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If I can add my humble opinion as a Newb, while it will take me a bit of time to wrap my head around how to put this to work, adding this kind of granular and dynamic control over vars values inside a tween would be fantastic. Maybe many people might not take advantage of it, but for the ones who do I think it would add tremendous value to the GSAP package.

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Thanks for the input, Visual-Q. 

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I thought the rainbow text demo I made in this thread was kind of interesting, so I came up with another version that uses this plugin. To change it up, I'm using sinebow values instead of HSL, which are calculated based on the x position of an element. I'm not modifying the returned value, so what I'm doing could technically be done be in the onUpdate callback, but that's not point. It's to show how you can use the plugin as a setter to dynamically change other values.

 

http://codepen.io/osublake/pen/b1680d857b8977986af44b3b44be7926?editors=0010

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And now for one of the coolest things you can do with the plugin... Algebraic expressions!!! I know that doesn't sound interesting, but it is.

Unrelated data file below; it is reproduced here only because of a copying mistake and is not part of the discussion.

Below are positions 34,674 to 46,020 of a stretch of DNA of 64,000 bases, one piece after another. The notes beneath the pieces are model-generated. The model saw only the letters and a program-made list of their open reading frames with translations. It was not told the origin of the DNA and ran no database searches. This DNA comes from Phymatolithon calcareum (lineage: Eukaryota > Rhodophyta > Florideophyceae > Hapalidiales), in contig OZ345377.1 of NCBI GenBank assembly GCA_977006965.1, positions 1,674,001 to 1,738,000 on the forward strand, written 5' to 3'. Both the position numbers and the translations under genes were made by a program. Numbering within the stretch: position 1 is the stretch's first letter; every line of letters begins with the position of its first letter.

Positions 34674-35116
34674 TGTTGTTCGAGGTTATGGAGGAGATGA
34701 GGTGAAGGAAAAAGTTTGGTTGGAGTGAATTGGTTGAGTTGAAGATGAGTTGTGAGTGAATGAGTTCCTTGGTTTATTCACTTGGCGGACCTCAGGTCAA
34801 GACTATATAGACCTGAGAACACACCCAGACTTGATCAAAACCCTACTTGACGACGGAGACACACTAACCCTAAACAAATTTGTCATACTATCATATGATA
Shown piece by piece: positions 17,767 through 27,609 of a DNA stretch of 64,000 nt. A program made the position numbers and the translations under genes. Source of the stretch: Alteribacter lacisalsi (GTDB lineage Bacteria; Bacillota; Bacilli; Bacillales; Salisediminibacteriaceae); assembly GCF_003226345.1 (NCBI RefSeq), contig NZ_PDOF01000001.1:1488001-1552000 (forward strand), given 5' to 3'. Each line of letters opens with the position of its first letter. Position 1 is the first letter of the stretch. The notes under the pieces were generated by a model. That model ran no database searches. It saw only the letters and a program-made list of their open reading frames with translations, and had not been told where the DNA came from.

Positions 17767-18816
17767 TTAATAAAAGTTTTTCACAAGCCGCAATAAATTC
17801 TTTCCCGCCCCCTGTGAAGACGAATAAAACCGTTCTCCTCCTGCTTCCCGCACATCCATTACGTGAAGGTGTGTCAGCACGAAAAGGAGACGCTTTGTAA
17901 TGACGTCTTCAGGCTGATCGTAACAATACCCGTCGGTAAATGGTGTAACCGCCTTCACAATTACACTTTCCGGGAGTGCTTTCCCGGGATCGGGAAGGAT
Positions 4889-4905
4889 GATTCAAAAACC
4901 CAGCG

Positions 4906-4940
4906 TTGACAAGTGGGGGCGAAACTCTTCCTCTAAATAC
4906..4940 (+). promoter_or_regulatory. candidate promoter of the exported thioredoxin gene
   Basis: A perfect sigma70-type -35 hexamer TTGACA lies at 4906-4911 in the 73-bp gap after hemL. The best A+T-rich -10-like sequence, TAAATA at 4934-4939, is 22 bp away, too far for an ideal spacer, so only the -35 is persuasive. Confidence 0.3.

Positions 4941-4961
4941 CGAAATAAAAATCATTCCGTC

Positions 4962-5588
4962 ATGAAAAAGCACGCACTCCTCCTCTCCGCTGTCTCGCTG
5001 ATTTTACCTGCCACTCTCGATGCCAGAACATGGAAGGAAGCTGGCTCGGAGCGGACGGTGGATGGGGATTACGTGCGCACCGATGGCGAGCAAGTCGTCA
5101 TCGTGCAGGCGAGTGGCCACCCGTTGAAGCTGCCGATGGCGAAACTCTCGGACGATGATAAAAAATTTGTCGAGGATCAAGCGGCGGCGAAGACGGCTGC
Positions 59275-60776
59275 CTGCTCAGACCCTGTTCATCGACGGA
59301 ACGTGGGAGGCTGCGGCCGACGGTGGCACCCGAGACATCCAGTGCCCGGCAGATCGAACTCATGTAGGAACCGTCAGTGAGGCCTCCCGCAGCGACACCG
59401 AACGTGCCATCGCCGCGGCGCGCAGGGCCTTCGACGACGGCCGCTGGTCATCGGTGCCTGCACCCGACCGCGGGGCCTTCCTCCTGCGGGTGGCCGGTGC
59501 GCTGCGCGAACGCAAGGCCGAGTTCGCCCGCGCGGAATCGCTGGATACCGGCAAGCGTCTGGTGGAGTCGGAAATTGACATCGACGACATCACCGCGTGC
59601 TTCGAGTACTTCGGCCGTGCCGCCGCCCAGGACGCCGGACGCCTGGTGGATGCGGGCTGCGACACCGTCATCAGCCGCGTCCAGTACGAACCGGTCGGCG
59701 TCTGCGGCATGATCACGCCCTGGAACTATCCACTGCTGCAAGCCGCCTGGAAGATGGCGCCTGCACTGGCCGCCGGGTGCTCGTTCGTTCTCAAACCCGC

Cos

http://codepen.io/osublake/pen/7f04b4e00f0069e8e22522aa351e25e7?editors=0010

 

Sin

http://codepen.io/osublake/pen/8cc0dfdfcf22096dd1c43ef089579d3a?editors=0010

 

If it were possible to get the x and y value at the same, you could do rotations along the path!

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Pretty cool stuff, Blake. I guess it could all be done with onUpdate, but there'd be more overhead due to the set() calls you'd be making each time (in other words, creating a new tween instance on every tick). Right? Or do you see something here that couldn't be done in an onUpdate? 

 

Thanks for creating the fun demos. Definitely helps show some of the things that can be done. 

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Everything I've shown could be done in an onUpdate, but when you have to use set() on every tick, it can get noticeably slower. And most developers do not know how to update or calculate transforms manually, so they kind of have to use set().

 

And now for another demo. This one is a little advanced, but really fun... a homing missile!

http://codepen.io/osublake/pen/0dd392ed3b61af3f917293c434e563ab?editors=0010

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You're having way too much fun with this, Blake ;)